The ending, though, is where this book surpasses its predecessors for me; it's shocking and yet entirely not, now that I've re-read the first two books. It's the only possible ending for this particular story, and yet its strike, athame-sharp, cannot help but sting the reader as it does Bast herself. Four stars.
annathepiper: (Page Turner)
I'm not sure whether it's a function of authors I've previously known and adored in the fantasy realm, of the Bombshell line of romances being generally way more about the suspense and less about the romance, or both, but [ profile] rachelcaine's Devil's Bargain has joined [ profile] mizkit's Cate Dermody novels in demonstrating to me that there are in fact category romances that I can read and enjoy. It is therefore a damn shame that the Bombshell line is now defunct.

Devil's Bargain has the same crackling action and pacing familiar to me from the Weather Warden series, and much the same general level of badassery on the part of the two central characters, Jazz Callender and Lucia Garza. They are approached by a mysterious organization and offered $100,000 to found a private investigation agency--as long as they give any cases that come to them in red envelopes top priority. It doesn't take long at all for the two women to discover that they've been pulled into a shadowy game with stakes of worldwide consequence, and that refusing to join in is not an option.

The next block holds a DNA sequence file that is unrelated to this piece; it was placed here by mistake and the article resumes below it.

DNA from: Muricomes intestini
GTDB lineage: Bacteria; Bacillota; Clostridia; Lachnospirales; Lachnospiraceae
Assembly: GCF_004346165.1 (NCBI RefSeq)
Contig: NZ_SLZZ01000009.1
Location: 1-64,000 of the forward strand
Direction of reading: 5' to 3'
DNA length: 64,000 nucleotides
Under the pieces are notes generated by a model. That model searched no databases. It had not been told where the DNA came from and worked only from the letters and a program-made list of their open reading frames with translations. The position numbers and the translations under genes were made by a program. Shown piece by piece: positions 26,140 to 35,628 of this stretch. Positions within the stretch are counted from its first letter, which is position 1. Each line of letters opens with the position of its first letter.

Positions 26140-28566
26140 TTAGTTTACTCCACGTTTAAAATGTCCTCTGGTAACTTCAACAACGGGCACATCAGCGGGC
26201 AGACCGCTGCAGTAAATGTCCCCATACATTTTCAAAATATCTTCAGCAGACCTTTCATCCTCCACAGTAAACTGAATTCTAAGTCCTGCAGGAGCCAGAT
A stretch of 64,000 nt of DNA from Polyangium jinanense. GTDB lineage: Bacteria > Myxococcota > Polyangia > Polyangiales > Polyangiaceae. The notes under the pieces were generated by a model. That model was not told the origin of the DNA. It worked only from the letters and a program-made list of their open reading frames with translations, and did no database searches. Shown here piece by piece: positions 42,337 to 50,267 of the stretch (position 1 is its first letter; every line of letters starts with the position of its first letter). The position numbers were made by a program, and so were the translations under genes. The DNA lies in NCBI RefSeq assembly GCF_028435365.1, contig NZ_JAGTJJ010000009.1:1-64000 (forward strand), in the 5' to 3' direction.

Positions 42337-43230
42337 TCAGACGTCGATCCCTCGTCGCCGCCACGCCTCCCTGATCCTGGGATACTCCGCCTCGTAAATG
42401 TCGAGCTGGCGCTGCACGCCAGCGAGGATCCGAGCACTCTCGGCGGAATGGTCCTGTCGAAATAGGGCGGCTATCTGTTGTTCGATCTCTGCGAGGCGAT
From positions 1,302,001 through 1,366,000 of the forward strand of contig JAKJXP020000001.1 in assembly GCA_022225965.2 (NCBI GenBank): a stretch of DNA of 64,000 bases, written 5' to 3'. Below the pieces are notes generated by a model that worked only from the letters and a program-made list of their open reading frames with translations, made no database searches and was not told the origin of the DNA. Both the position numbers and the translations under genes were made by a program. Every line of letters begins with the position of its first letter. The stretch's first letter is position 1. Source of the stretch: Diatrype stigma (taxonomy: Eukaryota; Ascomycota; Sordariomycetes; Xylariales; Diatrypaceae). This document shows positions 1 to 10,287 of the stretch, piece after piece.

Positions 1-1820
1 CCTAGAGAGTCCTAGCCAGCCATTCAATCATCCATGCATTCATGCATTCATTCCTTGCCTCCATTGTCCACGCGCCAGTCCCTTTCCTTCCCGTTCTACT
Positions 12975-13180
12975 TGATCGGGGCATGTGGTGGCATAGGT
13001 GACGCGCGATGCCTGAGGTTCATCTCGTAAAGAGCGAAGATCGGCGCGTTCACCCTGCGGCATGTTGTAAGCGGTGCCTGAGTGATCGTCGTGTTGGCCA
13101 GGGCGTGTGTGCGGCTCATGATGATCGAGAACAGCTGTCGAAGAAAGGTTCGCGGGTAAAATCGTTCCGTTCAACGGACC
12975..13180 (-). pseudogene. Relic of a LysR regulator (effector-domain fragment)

Overall it wasn't what quite what I expected, given the title of this book and its sequel, Devil's Due; I'd gone into this expecting a paranormal romance, with a probable main theme of demons. That I got a suspenseful shadow-game instead is not at all a problem. I quite enjoyed the chemistry between POV character Jazz and her love interest, James Borden; extra points, too, for James being atypical in my romance-reading experience, which is to say, not a macho action-man. Instead, he's a lawyer, fit enough and rather on the pretty/gorgeous side, yet not at all a wimp. (Though I'll have to admit that I was vaguely disappointed that the paranoid ex-FBI guy, one of the more interesting side characters, did not actually turn out to be the love interest. Nor, as near as I can tell, is he queued up to be the featured love interest in the sequel. Drat!)